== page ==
Oak has always been a popular choice for hardwood flooring. The color is visually appealing, looks inviting, and has many advantages. You’ll find the wood easier to clean, and it easily blends in with furniture and home interior designs you already have. Plus, oak is a good investment if you’re considering selling your house in the future, since the wood can last for many years.

Choosing teak for your hardwood floors can be a smart choice. You’ll find teak is resistant to pests, as the natural oils found in the wood are undesirable to most insects, including termites. Teak is also a water-resistant wood choice, a bonus if you have young, active children or pets that come indoors soaking wet after walks in the rain. Teak bears an attractive reddish-brown color. However, if left untreated, teak can turn a silver color if exposed to UV rays of sunlight. To prevent discoloration and wear, you can treat the wood with a coating of oil to seal it so that you can enjoy beautiful teak floors for years to come.


Check the flatness of the subfloor. Use a straight piece of lumber that is between 8 and 10 feet in length to find any areas of the subfloor that aren't level. Simply lay down the plank and look for dips beneath it or raised humps. Mark any problem spots you find. Move the plank across the floor 1 way, then turn it diagonally and go across the surface again.[6] Hardwood Floors
Some benefits of wood flooring include ease of cleaning, durability, and style variety. Wood floors are much easier to keep clean than carpet and pet hair or dander is quick to remove. They are very durable and with proper care, they will look great for years to come. Plus, wood flooring is available in a multitude of styles and colors guaranteeing there is a look out there for a classic or contemporary home.

Enhance your home with beautiful hardwood flooring that Enhance your home with beautiful hardwood flooring that fits your budget. Full of abundant character and color variation the Bruce Plano collection celebrates the beauty of natural hardwood. Enjoy natural features including mineral streaks knots and small holes and minor milling imperfections. Design your floor to your unique tastes with ...  More + Product Details Close


Wood flooring is any product manufactured from timber that is designed for use as flooring, either structural or aesthetic. Wood is a common choice as a flooring material and can come in various styles, colors, cuts, and species. Bamboo flooring is often considered a form of wood flooring, although it is made from a grass (bamboo) rather than a timber.[1] Hardwood Floors
If you’re thinking about redoing your hardwood floor, you might envision a refreshed look to your kitchen or hallway. You can picture your friends coming to your home for your next party and admiring your new floor, but you may find something standing in the way — you have no idea which type of hardwood flooring to get. With some research on your end, you can save yourself time and money. Let’s explore the features of some popular hardwood flooring types.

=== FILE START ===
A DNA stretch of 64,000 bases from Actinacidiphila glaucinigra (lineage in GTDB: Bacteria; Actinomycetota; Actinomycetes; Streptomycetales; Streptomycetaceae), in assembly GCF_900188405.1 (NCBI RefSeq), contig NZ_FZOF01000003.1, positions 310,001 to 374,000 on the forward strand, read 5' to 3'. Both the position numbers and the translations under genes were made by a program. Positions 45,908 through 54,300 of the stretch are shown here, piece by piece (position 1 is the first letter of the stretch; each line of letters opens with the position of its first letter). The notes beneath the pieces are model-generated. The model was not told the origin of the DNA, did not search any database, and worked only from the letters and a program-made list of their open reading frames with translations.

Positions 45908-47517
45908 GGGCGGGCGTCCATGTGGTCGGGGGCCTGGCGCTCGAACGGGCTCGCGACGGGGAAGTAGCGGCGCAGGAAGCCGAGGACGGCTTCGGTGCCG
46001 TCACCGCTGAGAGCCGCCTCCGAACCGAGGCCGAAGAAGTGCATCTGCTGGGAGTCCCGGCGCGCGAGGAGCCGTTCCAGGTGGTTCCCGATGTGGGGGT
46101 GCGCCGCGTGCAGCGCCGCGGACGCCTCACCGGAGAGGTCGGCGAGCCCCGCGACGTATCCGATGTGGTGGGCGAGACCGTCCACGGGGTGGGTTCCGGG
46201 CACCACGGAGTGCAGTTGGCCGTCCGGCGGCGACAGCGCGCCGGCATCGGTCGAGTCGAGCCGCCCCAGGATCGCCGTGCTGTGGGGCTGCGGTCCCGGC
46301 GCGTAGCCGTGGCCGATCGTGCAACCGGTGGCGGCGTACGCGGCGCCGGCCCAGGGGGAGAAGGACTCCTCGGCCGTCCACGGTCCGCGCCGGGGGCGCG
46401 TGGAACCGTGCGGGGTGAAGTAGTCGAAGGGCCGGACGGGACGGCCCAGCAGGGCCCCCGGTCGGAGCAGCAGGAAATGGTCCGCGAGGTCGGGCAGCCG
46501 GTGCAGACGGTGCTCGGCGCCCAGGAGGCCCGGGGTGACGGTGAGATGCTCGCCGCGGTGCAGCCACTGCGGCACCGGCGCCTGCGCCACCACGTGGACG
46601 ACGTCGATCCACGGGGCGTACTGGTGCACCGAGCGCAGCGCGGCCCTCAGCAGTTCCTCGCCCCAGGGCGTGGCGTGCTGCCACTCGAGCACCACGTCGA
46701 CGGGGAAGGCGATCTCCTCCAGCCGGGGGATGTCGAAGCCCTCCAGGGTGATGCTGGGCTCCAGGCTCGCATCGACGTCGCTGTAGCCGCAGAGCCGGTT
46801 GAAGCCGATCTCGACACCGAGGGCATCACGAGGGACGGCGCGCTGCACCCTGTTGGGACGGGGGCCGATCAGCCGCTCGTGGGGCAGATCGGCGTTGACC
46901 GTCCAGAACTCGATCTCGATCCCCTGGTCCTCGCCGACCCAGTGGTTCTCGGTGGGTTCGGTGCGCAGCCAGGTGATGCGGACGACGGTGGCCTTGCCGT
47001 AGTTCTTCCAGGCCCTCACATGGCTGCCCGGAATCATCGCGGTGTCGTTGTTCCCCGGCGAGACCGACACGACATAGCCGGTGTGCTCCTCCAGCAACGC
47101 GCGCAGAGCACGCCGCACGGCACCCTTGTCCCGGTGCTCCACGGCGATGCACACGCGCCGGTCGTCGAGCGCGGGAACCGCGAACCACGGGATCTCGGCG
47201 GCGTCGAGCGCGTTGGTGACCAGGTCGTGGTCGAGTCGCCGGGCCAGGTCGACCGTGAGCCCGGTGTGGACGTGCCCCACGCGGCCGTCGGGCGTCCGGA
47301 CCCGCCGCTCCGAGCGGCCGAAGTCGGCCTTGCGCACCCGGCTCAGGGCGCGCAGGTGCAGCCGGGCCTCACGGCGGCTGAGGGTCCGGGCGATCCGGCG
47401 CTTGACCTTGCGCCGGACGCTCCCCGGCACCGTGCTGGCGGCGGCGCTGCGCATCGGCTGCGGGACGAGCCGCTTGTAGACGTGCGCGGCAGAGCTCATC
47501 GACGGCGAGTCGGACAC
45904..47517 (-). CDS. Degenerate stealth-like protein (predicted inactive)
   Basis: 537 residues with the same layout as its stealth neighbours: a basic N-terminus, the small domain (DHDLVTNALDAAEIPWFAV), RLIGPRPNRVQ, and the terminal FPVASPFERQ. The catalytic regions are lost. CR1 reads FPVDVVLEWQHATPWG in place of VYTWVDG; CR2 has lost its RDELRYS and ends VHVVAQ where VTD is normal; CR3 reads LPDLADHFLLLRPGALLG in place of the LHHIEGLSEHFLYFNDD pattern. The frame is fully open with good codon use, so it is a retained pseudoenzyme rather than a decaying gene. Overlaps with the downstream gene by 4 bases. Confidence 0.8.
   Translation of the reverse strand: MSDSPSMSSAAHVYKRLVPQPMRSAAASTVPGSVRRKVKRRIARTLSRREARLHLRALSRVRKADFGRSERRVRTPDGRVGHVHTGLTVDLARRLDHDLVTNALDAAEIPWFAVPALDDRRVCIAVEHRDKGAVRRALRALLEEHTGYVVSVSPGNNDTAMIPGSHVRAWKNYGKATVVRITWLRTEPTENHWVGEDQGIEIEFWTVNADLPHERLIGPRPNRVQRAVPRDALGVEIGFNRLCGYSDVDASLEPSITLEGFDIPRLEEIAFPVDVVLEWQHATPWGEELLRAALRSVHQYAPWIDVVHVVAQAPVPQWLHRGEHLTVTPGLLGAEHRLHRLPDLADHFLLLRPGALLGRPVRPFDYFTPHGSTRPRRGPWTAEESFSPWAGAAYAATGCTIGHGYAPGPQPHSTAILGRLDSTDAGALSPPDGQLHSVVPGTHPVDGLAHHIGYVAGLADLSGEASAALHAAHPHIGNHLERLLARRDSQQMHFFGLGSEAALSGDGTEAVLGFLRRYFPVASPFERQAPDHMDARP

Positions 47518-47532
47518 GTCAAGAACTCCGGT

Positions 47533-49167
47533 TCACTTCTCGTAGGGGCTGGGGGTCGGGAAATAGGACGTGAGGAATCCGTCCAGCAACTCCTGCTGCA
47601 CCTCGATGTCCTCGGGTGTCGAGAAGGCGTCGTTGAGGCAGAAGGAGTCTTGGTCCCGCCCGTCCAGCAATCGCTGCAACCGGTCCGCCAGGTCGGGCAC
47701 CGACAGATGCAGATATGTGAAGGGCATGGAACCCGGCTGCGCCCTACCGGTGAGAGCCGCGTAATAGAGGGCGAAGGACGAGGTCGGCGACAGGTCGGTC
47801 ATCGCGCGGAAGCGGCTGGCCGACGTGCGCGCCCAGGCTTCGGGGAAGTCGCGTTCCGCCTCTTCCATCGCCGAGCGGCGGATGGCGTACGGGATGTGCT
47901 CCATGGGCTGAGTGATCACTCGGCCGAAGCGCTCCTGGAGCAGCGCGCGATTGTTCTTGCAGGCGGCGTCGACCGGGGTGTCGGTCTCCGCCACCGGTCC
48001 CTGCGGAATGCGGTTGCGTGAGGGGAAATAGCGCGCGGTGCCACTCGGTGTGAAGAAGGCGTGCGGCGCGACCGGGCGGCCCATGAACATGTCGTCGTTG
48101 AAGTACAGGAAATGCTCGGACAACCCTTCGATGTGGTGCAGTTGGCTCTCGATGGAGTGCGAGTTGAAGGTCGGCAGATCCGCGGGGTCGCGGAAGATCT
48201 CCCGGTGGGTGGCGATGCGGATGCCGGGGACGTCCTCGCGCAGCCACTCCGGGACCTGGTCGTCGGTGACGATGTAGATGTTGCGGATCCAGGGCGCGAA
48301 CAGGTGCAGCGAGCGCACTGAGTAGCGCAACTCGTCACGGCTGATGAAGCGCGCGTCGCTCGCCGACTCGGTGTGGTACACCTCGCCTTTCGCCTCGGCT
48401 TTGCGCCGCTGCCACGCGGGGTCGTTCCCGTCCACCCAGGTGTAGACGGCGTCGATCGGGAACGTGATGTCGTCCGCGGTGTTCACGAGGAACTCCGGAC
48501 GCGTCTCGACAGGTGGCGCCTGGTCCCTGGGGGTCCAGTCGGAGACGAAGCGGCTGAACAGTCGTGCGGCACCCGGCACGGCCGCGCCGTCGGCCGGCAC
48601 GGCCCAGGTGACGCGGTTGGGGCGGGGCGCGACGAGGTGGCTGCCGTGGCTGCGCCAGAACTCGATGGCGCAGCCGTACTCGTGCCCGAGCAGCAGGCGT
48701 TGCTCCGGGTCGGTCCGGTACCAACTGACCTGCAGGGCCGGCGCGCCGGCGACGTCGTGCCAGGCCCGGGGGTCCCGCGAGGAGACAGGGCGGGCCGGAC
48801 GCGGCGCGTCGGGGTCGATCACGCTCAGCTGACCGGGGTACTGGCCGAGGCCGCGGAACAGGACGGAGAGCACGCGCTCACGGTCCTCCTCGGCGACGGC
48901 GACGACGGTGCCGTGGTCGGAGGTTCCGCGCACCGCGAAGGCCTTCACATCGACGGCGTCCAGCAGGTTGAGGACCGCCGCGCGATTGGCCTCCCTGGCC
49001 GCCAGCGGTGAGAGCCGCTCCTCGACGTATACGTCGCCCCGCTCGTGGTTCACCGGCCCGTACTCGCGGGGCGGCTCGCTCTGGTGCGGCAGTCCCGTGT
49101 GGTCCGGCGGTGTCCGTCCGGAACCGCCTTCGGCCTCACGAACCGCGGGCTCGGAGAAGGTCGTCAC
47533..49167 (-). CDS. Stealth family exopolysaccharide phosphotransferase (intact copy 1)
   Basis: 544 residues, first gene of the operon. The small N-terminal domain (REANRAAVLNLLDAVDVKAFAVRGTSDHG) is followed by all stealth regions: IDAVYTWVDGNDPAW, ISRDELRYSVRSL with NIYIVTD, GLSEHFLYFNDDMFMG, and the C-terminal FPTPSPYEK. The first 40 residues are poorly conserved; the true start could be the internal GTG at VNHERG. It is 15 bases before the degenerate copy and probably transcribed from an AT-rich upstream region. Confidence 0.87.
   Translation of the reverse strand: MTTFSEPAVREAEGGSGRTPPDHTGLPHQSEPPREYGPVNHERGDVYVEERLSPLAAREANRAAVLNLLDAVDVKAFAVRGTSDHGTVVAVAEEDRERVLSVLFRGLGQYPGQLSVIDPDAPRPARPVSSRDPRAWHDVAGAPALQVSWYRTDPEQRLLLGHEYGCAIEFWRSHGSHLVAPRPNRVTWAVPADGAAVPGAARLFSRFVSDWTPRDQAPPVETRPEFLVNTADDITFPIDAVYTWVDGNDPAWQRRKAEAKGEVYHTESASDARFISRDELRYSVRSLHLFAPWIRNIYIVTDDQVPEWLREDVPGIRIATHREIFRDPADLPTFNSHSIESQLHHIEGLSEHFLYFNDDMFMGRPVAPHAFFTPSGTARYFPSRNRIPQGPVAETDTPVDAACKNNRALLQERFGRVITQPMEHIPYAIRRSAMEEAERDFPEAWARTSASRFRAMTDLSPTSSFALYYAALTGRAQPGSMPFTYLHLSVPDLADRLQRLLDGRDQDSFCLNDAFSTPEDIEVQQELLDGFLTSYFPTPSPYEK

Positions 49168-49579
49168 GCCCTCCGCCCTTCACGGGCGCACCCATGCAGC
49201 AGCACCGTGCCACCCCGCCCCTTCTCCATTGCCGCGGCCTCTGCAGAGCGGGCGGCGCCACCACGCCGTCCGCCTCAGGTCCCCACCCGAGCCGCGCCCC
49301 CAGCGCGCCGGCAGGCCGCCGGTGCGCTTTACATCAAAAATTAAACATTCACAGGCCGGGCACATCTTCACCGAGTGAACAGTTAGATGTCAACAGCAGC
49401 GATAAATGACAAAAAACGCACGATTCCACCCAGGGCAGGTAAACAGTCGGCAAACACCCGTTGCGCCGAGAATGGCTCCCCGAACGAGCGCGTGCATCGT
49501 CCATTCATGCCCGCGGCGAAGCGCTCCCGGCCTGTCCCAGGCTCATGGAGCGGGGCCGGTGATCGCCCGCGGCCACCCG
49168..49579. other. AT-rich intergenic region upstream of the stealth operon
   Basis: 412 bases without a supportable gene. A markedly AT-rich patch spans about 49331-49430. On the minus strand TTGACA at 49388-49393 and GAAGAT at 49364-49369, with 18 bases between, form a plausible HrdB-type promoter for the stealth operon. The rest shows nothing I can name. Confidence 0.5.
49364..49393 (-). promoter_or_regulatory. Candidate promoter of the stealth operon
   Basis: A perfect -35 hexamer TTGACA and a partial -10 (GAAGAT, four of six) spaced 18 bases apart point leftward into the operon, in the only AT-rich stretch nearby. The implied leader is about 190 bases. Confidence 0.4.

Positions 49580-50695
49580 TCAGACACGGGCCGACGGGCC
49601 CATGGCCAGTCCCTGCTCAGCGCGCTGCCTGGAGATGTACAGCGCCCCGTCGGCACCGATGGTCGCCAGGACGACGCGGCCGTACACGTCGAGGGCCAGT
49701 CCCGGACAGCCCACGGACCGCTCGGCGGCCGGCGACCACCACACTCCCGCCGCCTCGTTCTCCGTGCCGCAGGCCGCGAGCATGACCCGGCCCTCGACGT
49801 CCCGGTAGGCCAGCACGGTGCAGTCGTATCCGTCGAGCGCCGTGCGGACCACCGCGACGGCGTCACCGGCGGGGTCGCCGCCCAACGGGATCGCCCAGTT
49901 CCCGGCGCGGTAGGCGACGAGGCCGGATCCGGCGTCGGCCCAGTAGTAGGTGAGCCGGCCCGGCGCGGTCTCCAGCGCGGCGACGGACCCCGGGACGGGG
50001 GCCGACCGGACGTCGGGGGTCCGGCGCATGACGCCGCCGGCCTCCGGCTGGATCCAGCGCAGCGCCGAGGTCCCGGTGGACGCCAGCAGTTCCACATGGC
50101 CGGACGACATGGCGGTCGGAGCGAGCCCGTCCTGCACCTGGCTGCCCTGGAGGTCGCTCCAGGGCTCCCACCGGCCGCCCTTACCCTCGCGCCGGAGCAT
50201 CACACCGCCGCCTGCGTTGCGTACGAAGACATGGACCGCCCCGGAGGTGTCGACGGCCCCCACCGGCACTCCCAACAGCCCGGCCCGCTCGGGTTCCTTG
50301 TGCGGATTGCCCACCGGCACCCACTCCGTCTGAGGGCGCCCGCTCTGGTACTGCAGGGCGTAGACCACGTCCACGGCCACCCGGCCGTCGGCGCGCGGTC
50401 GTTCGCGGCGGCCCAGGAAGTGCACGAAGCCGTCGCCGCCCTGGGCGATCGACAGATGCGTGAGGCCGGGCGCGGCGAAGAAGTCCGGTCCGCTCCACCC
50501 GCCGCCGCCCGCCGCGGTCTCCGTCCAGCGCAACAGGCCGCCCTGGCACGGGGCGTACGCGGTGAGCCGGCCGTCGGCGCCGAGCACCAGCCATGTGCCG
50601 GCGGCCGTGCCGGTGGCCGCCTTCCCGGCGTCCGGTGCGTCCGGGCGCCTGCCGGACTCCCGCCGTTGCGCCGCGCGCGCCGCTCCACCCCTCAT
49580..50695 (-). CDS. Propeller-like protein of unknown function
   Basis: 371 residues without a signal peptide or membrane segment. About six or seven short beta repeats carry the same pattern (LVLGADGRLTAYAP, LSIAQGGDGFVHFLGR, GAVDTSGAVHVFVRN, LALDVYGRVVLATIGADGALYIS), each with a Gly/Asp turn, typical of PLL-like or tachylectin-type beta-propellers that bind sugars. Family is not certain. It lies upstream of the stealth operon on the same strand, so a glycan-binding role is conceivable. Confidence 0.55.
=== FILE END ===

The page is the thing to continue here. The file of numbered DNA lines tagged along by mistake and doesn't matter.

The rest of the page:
Awesome explanation! When I say heat pump to people, it's amazing how often their eyes glaze over...even though most of them have had refrigerators and air-conditioners their whole lives and have never asked themselves how they work. Same principle! Compressor and expansion valve (and the heat-holding capacity of a phase change; another confusing one for people). thanks for helping educate!
Tongue-and-groove: One side and one end of the plank have a groove, the other side and end have a tongue (protruding wood along an edge's center). The tongue and groove fit snugly together, thus joining or aligning the planks, and are not visible once joined. Tongue-and-groove flooring can be installed by glue-down (both engineered and solid), floating (mostly engineered only), or nail-down (not recommended for most engineered). Hardwood Floors
This durable prefinished solid real wood floor will This durable prefinished solid real wood floor will enhance the value of your home. The flooring is made of 3/4 in. thick sawn solid wood and features mother nature's naturally occurring beauty marks such as distinctive color variation knots and mineral streaks. Plank length is totally random and varies based ...  More + Product Details Close Denver Hardwood Floors
With so many potential problems and repairs that a wood floor could need, you’re probably wondering how much the potential solutions will cost. It might make you feel better to know that the average wood floor repair costs around $1000, with minor repairs costing as little as a couple hundred and major jobs costing well in to the thousands. This is definitely a job that you’ll want to get a few quotes from contractors in order to feel comfortable with your particular repair needed or how you can repair the wood floor yourself. Hardwood Floors